By Sharon Fleshman
So you’ve just come back from that career fair or employer presentation and you’re staring at a bunch of business cards. Or you’ve completed the application for that position on the company website and you hit the “Submit” button. Now what?
Find ways to connect. Email those who spoke with you at a given recruiting event, making note of what you appreciated about your conversation and highlighting your most relevant qualifications. If you’ve applied to a position online, you can send a concise and thoughtful email a day or two later, indicating that you have already applied, but want to reiterate your interest in the organization and the position. If the online application did not allow for a cover letter, you can attach one to the email, along with your resume.
Using email for follow up (at least to start) gives you a chance to think about what to say and how to say it. It also allows recruiters, who tend to be out and about, the flexibility to respond to you at their convenience. If you eventually make a phone call, a previously sent email will give you a handy point of reference. However, there are times when you can’t track down an email address or even the name of an appropriate contact person. Assuming the job description doesn’t say “NO PHONE CALLS”, it may be time for you to pick up the phone, even if it’s just to ask for a name and email address of the most appropriate person to contact.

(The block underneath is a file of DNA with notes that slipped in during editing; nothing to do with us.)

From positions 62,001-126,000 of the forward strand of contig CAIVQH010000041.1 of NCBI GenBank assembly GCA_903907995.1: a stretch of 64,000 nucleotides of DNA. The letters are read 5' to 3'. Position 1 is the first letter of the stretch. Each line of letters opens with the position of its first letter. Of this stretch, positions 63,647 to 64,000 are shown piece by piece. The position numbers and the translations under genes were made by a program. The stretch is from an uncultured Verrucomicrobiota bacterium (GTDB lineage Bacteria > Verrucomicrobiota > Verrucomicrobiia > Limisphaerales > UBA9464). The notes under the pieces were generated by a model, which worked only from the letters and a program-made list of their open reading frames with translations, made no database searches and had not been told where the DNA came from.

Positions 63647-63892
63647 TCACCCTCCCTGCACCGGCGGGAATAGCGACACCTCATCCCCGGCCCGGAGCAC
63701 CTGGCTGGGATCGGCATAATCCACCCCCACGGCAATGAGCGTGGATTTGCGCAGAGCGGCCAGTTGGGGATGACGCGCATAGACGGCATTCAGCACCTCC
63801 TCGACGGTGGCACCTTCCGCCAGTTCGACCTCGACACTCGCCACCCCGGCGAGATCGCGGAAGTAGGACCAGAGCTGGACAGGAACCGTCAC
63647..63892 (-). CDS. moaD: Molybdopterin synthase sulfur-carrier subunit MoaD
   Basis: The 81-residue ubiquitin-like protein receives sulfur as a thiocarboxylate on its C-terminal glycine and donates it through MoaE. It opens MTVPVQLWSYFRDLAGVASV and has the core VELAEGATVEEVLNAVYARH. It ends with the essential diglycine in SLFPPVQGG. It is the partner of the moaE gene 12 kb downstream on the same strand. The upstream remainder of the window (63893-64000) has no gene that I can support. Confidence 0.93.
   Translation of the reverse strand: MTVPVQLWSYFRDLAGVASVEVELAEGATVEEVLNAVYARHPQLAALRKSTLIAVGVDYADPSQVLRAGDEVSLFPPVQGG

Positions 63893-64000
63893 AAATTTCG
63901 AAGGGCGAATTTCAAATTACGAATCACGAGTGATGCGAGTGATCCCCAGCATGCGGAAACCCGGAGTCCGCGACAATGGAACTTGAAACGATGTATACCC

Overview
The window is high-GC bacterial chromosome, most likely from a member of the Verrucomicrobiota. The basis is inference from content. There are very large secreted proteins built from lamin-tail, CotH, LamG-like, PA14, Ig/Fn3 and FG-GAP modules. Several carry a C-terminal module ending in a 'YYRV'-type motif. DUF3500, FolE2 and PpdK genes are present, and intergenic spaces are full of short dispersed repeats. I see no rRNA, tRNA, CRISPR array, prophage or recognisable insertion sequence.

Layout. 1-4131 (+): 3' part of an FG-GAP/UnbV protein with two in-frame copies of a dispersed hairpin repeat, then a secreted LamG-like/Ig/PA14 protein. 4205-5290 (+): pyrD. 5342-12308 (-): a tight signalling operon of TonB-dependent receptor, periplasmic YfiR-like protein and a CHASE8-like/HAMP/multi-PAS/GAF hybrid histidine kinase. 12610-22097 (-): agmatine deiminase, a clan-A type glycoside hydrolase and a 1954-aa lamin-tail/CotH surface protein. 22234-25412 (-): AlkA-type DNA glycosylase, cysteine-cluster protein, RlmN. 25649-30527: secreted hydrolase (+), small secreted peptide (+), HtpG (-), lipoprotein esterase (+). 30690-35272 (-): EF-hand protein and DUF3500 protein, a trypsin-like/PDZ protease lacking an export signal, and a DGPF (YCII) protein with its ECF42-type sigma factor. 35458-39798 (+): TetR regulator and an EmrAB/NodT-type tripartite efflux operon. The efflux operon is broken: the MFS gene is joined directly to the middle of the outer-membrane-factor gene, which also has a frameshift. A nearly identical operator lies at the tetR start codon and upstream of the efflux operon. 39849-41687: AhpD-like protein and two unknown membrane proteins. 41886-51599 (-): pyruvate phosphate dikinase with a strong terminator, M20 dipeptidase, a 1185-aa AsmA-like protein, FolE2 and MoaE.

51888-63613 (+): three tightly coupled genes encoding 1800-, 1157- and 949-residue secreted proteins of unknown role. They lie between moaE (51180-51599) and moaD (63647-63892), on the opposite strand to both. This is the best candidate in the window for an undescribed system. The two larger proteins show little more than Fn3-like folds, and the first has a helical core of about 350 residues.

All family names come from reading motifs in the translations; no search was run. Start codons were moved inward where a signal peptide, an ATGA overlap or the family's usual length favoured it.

Here are some tips to keep in mind for phone follow up:
Be professional and polite. Make sure you call from a quiet place without distractions. Initially, you will likely reach the “gatekeeper” of the office and will need to ask to be connected to the right recruiting contact, whether by phone or email. Not only should you be courteous, but you should also try to pick up on cues. For instance, if you sense that the person to whom you are speaking is swamped, ask if there is a better time to call or if email is preferable. If the person is reluctant to provide the recruiter’s contact information, graciously inquire whether he or she can forward your message to the recruiter. Regardless of the outcome, thank the person for his or her time.
Be prepared and purposeful. For the most part, you need to be able to introduce yourself and your reason for calling as concisely as possible. Don’t call to ask questions for which there are answers easily found on the organization’s website. Make it apparent that you have done your preliminary research before your inquiry. If you reach someone’s voicemail, you will need to leave a clear and concise message; write a script ahead of time if necessary. You also want to be ready in case a call turns into an impromptu interview. Have your resume on hand so that you can discuss your qualifications on the spot.
If you’d like to discuss follow up strategies further, remember that advisors at Career Services are available to help.